Dementia diet: The seasonal vegetable that could slash your risk of symptoms

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Studies have linked eating certain foods with a decline in the risk of developing dementia. According to research, some specific foods could have a role to play in slowing or reducing cognitive decline – including vegetables, fish and nuts.

Researchers found that a “heart-healthy” diet also proved itself to be good for the brain.

Researcher Nikolaos Scarmeas, MD, associate professor of neurology at Columbia University told WebMD: “In general, these foods are part of what we consider a healthy diet for other reasons, such as protection against heart disease. And they could help [your brain].”

Among the recommended foods was one seasonal vegetable many of us will be enjoying this Christmas.

Brussel sprouts, part of the cruciferous vegetable family, are among those which were found to be beneficial in aiding cognitive health.

A study presented at the American Neurological Association (ANA) followed the diets of 1,691 people aged 65 and older with no signs of dementia when they entered the study.

The researchers looked at various foods rich in nutrients, such as omega-3 fatty acids and vitamin E, which have been linked to a lower risk of Alzheimer’s disease and dementia.

Mr Scarmeas said: “We discovered an Alzheimer’s-disease-protective dietary pattern that was characterised by a high consumption of nuts, fish, salad dressing, poultry, tomatoes, cruciferous, dark, and green leafy vegetables and fruits.”

Cruciferous vegetables are also cited as beneficial in warding off dementia due to the high levels of B vitamins and carotenoids in cruciferous vegetables.

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According to these “have the ability to reduce levels of homocysteine — an amino acid linked to cognitive decline, brain atrophy, and dementia”.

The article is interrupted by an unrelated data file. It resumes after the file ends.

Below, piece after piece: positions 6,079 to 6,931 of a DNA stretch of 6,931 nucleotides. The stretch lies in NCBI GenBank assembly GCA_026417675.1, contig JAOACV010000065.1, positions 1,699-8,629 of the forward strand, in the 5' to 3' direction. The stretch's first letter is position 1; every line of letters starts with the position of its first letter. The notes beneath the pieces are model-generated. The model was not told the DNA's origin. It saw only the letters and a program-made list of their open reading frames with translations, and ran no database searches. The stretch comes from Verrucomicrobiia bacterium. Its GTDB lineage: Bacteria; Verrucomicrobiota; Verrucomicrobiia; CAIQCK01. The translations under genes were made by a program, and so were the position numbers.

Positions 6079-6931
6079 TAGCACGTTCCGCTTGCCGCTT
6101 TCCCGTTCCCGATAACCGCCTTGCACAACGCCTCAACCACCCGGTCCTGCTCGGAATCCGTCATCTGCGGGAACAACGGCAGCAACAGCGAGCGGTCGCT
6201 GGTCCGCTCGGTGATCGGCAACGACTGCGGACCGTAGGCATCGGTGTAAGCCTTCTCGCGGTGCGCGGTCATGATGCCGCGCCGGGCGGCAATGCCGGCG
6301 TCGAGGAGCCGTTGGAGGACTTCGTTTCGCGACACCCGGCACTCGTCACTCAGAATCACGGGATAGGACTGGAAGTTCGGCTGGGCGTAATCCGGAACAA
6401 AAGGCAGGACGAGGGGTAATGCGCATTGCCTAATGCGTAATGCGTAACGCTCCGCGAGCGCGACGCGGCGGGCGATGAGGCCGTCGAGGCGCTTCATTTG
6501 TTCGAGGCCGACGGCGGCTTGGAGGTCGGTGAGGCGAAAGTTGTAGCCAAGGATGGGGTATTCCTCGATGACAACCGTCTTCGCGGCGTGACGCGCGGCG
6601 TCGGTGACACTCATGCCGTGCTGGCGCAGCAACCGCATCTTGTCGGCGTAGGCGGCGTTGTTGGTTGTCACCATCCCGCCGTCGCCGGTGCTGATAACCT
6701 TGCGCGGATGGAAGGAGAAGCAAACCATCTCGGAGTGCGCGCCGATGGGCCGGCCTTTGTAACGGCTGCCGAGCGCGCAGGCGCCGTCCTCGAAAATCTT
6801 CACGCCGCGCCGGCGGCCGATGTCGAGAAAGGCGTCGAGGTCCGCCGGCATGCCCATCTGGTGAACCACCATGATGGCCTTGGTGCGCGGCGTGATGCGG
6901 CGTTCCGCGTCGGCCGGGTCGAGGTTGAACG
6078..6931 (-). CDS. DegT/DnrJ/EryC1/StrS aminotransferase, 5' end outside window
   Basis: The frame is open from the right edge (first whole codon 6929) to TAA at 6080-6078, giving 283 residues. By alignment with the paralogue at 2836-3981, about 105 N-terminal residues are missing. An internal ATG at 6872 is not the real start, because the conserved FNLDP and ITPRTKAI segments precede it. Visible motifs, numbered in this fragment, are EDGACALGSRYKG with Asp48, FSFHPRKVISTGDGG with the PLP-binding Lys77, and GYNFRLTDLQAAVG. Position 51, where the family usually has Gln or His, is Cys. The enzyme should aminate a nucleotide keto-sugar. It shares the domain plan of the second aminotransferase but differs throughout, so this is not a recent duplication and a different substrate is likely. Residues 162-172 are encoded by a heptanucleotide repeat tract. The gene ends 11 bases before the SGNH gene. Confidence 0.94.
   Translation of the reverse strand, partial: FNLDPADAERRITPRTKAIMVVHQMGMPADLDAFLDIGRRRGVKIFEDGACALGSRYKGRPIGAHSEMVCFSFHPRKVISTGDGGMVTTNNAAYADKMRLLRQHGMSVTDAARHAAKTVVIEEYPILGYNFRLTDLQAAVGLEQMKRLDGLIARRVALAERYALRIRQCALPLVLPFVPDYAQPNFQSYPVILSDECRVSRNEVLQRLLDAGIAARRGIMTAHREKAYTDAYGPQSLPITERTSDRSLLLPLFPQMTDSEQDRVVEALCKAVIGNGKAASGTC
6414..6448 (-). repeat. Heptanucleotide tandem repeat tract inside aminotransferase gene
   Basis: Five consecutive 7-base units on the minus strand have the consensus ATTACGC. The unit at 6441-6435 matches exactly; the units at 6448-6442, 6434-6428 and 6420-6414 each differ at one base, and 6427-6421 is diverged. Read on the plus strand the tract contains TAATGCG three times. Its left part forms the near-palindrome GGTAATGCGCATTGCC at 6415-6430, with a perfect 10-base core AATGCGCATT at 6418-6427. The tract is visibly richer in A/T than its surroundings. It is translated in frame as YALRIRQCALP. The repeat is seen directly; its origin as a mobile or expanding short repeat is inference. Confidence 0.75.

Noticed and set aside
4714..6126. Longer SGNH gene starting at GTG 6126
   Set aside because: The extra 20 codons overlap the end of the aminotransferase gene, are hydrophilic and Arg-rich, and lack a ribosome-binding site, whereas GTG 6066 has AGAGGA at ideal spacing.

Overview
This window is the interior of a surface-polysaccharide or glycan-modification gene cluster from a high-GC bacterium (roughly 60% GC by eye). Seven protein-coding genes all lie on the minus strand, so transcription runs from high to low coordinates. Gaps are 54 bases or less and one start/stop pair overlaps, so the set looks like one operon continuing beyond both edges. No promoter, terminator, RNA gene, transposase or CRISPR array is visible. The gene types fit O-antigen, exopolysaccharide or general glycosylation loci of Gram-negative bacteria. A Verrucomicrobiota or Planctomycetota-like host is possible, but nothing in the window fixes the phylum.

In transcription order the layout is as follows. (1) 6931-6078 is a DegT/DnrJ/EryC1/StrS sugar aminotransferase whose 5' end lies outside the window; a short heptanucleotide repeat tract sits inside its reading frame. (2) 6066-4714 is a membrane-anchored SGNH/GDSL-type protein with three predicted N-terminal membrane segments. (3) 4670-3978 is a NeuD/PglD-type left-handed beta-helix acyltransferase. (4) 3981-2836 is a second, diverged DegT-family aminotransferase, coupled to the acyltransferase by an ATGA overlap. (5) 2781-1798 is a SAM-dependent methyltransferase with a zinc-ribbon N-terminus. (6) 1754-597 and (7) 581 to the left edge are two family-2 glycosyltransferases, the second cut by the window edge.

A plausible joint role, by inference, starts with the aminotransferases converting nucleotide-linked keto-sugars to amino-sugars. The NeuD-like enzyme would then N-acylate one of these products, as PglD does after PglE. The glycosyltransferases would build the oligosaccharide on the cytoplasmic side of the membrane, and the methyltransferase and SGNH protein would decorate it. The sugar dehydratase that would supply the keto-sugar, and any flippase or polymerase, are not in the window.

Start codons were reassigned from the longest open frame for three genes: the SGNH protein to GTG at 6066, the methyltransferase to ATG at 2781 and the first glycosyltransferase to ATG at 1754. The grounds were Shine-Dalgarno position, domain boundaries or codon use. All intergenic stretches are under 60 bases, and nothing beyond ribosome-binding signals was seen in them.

Other cruciferous vegetables include broccoli, cabbage, cauliflower and collard greens.

Along with cruciferous vegetables, an array of other food items may be able to reduce the risk of developing dementia.

Spices, such as sage, cumin and cinnamon may be able to “eat away at brain plaque and reduce inflammation to prevent cognitive impairment and Alzheimer’s”, according to Healthcareassociates.

Some experts also suggest following a “Mediterranean-style diet”.

Alzheimer’ states: “There is some evidence that eating a Mediterranean-style diet can reduce the risk of developing problems with memory and thinking, and getting some forms of dementia.”

These diets are traditionally high in fruits, vegetables, legumes and cereals.

They also incorporate a moderate serving of oily fish and dairy and are typically low in meat, sugar and saturated fat.

The NHS recommends people eat a “healthy, balanced diet” in order to maintain brain health.

The health service states: “The research concluded that by modifying the risk factors we are able to change, our risk of dementia could be reduced by around a third.

“Experts agree that what’s good for your heart is also good for your brain.”

This means that, along with eating a balanced diet, people can also reduce their risk by maintaining a healthy weight and exercising regularly.

People are also advised to keep alcohol within recommended limits and quit smoking if this is something they currently do.

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